Citation. 22 Ill.530 U.S. 567, 120 S. Ct. 2402, 147 L. Ed. 2d 502 (2000)
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Brief Fact Summary.
The Petitioners, the California Democratic Party, the California Republican Party, the Libertarian Party of California and the Peace and Freedom Party (Petitioners), brought suit alleging that California’s change to a blanket primary election violated their First Amendment freedoms of association.
Synopsis of Rule of Law.
Political parties cannot be compelled to open their primaries to members of other parties.
In 1996, California changed to a blanket primary system, wherein all persons entitled to vote could vote for any candidate, regardless of their political affiliation. The Petitioners brought suit, alleging the primaries would be diluted and that their associations would have less impact on the determination of political candidates. The District Court and the Ninth Circuit Court of Appeals disagreed that the burden on the rights of association were not severe. The Supreme Court of the United States (Supreme Court) granted certiorari.
This case considers whether the rights of a political association to exclude are protected by the First Amendment of the Constitution, under their freedom of association.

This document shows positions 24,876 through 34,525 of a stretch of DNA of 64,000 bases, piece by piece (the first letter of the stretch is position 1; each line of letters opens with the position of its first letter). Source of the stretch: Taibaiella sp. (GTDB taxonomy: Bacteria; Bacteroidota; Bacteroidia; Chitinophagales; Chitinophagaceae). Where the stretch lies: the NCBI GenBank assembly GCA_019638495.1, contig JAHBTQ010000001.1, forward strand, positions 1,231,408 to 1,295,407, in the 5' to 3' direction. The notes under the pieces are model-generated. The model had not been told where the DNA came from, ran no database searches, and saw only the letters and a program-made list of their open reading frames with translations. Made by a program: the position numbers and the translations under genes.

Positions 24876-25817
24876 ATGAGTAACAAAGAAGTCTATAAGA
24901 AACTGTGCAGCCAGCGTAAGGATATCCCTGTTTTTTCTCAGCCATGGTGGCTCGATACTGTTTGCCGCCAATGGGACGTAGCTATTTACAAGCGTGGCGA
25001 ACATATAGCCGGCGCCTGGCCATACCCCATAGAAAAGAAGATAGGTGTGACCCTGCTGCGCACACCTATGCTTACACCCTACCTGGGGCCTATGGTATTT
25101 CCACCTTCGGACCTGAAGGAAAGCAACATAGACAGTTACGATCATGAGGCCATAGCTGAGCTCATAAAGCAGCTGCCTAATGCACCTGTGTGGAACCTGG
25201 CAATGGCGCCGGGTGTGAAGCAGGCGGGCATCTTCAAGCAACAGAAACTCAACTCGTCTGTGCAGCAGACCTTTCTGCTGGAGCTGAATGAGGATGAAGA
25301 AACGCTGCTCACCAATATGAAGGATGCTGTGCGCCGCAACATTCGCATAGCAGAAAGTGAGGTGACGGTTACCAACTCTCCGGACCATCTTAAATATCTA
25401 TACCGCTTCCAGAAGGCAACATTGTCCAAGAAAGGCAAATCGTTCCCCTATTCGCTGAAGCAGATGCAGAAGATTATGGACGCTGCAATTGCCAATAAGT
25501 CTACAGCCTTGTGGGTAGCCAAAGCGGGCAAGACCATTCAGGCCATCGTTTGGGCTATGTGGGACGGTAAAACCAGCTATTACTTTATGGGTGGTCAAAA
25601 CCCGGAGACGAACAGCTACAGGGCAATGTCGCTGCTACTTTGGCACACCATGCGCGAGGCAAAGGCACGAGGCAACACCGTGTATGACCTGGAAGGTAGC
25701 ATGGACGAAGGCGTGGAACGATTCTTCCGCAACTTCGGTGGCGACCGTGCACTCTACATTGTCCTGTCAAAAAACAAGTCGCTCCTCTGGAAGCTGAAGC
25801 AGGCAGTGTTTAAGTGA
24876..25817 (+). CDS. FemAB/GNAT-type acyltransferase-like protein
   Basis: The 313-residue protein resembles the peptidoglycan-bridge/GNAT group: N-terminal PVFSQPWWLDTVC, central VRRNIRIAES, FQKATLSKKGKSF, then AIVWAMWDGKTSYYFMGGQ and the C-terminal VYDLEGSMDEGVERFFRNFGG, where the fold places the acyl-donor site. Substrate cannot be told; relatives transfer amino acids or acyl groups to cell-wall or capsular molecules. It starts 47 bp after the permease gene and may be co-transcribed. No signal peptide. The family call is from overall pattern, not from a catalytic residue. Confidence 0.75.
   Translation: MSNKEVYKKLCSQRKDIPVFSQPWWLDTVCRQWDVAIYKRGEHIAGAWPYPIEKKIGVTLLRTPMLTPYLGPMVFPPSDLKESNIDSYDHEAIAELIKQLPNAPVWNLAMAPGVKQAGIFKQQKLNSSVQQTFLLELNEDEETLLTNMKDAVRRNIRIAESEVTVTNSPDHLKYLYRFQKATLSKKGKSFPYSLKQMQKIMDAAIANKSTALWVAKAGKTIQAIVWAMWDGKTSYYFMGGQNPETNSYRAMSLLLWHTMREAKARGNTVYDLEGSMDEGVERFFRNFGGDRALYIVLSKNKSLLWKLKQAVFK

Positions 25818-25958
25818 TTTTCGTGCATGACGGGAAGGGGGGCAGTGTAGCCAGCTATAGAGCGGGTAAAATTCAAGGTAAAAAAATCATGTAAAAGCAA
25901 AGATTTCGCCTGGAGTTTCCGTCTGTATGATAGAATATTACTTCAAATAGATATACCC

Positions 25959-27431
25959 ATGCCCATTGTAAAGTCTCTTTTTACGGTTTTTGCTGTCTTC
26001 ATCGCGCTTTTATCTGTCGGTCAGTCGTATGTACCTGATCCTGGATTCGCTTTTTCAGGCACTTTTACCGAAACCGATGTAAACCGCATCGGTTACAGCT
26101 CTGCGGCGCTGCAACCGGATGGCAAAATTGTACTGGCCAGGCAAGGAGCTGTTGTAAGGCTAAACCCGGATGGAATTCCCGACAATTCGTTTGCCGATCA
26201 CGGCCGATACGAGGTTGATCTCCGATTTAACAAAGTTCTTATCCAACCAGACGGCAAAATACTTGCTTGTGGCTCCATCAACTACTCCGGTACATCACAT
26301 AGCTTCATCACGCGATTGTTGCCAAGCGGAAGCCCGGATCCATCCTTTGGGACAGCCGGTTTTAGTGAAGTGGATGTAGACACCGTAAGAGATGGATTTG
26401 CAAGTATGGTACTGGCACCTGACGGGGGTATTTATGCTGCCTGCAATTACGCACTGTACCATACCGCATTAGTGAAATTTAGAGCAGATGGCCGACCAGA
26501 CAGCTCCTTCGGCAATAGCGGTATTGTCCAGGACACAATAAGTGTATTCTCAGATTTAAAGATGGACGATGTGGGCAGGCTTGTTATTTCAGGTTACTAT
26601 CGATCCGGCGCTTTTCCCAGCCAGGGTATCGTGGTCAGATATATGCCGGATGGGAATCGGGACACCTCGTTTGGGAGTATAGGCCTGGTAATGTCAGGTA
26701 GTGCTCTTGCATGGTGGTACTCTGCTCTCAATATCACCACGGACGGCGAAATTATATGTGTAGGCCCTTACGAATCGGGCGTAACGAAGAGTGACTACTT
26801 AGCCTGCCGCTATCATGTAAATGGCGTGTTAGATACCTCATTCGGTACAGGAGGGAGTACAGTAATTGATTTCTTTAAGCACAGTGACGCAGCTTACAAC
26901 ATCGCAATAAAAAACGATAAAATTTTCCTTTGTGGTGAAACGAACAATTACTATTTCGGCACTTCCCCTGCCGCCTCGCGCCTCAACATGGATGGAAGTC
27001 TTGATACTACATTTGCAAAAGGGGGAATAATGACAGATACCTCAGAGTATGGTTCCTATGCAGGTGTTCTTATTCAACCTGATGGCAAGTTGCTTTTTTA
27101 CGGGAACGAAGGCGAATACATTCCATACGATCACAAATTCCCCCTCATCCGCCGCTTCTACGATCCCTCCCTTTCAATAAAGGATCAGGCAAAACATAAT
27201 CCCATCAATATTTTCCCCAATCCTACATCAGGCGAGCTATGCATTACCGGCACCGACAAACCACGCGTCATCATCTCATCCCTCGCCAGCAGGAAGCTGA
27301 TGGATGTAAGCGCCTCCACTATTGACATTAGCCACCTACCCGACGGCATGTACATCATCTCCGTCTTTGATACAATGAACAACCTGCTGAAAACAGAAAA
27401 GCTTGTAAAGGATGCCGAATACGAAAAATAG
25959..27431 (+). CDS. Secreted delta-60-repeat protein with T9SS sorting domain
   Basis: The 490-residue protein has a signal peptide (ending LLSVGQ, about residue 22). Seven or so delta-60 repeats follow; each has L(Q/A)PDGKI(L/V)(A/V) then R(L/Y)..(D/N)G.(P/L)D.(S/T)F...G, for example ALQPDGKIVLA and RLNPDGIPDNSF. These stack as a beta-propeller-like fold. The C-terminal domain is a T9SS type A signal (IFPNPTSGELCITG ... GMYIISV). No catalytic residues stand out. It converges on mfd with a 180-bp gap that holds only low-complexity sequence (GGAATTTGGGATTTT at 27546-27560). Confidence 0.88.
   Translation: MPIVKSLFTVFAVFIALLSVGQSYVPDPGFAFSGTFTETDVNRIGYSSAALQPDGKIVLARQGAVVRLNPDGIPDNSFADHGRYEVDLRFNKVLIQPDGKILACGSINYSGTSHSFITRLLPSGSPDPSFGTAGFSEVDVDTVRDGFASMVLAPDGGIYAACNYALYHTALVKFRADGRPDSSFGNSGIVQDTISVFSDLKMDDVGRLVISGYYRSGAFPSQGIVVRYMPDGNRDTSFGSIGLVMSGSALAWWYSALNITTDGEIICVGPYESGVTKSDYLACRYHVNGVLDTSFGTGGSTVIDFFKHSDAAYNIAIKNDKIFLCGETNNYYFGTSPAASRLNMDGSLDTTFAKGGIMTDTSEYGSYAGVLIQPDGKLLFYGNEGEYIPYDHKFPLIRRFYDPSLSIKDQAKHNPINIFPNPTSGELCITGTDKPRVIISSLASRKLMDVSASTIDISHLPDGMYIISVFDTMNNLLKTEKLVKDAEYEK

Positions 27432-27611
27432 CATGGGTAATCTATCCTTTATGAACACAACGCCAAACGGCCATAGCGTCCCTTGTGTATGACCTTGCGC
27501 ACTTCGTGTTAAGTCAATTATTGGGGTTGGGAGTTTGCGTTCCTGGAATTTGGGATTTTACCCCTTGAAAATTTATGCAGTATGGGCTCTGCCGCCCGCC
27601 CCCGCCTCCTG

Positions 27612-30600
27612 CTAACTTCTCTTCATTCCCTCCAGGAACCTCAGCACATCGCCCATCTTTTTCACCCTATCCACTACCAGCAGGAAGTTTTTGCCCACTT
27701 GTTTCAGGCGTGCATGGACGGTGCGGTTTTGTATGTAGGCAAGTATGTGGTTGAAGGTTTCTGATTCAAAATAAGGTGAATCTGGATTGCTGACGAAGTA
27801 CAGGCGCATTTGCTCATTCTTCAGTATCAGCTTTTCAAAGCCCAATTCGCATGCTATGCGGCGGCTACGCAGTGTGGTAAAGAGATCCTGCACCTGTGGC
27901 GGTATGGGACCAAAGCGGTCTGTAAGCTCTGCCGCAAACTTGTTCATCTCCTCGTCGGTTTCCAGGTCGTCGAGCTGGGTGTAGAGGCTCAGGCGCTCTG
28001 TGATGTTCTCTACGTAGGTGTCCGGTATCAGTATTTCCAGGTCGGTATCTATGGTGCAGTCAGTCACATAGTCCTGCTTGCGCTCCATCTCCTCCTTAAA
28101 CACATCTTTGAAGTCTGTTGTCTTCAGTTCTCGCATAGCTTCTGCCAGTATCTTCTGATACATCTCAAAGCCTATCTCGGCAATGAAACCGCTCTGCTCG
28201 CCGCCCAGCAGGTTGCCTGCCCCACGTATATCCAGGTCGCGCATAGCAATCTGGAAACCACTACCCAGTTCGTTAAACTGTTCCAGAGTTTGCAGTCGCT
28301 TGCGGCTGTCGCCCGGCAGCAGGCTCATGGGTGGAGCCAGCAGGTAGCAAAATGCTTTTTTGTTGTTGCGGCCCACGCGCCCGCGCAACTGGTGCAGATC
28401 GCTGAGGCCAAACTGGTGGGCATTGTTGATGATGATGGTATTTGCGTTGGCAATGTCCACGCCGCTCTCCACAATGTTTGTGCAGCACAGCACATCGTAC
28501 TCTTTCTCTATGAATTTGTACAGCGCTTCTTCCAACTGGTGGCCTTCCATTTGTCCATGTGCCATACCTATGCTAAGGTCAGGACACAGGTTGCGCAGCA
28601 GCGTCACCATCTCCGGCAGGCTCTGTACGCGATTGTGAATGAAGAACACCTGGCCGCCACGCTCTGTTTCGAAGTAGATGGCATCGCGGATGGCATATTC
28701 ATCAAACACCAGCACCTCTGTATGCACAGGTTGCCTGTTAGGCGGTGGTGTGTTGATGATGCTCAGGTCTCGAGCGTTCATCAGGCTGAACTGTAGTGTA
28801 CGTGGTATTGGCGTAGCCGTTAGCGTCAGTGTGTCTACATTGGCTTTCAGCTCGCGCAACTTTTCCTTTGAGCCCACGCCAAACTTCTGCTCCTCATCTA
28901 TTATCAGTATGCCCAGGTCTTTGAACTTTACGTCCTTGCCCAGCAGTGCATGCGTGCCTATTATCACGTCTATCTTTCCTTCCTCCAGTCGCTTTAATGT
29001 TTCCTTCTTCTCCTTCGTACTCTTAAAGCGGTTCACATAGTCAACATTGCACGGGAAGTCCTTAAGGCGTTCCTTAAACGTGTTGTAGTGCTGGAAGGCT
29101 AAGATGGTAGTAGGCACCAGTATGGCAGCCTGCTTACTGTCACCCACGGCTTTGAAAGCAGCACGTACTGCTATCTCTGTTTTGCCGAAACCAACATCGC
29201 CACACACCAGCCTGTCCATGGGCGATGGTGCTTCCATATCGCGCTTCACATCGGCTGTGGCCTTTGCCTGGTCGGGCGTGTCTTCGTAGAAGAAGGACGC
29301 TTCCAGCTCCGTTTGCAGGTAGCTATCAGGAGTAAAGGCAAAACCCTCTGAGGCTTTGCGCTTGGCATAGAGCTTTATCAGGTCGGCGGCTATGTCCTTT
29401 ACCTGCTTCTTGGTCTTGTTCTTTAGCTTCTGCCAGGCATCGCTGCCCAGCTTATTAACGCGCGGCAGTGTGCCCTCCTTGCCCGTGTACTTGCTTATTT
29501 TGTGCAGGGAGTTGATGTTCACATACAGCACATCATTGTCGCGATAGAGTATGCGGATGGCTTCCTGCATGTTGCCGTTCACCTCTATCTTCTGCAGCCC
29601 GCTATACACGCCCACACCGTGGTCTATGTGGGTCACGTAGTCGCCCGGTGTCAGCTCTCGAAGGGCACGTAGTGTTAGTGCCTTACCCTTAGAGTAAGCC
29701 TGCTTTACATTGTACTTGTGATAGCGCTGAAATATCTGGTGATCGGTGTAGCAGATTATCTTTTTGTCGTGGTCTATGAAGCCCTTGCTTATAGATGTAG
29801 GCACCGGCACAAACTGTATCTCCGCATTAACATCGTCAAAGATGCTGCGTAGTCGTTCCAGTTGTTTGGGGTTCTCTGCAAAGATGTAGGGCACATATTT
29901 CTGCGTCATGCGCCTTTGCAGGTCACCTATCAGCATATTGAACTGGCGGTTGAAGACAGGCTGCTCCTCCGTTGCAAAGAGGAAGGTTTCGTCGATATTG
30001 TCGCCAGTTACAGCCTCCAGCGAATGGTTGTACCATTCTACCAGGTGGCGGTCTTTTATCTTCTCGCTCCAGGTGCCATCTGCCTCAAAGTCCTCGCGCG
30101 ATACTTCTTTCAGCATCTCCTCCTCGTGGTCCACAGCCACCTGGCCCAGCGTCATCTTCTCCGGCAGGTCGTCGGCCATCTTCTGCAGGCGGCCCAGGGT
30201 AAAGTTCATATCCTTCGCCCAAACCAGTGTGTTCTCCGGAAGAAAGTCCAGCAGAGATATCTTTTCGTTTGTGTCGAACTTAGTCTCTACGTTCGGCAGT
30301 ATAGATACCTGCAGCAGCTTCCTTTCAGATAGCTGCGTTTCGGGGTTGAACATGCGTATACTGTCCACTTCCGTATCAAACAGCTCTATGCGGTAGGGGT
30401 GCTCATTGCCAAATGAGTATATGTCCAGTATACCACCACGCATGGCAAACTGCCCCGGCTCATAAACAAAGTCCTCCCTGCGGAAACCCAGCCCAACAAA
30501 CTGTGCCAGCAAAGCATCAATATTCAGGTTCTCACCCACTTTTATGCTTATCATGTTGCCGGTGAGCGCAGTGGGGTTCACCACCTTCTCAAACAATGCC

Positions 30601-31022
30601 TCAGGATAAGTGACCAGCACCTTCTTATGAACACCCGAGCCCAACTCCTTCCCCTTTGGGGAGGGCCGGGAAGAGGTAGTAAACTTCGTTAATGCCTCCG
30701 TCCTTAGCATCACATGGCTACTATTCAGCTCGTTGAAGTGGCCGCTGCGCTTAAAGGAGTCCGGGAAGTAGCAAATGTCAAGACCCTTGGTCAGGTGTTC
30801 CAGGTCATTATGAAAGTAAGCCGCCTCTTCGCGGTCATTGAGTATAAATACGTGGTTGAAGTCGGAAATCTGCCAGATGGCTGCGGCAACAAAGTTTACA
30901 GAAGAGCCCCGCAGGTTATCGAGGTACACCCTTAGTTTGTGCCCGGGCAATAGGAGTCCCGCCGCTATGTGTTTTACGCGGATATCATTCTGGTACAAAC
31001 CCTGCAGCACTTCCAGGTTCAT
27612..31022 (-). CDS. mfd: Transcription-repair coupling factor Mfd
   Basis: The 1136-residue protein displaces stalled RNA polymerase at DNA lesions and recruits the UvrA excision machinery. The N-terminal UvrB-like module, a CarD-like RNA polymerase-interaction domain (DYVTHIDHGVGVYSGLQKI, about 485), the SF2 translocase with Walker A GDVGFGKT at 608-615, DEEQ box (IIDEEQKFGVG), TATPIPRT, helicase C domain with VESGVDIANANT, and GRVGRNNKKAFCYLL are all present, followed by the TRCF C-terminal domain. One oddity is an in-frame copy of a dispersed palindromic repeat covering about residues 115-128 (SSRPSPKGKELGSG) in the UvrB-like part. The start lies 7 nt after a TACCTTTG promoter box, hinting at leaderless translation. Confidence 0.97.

The court held that the prospect of having a party’s candidate chosen by members of an opposing party violated that party’s First Amendment constitutional right of association because the association was not given the freedom to exclude non-members from affecting the outcome of their own primary.
Judge John Paul Stevens (J. Stevens) dissented, arguing that a State’s power to determine how elections are to be run is an attribute of its sovereignty, which should not be overlooked.
Concurrence. Justice Anthony Kennedy (J. Kennedy) concurred, maintaining that blanket primaries give the state more control over political parties, which, by their nature are unaffiliated associations.
In this case, the Court creates a negative right of association, or the right “not to associate”.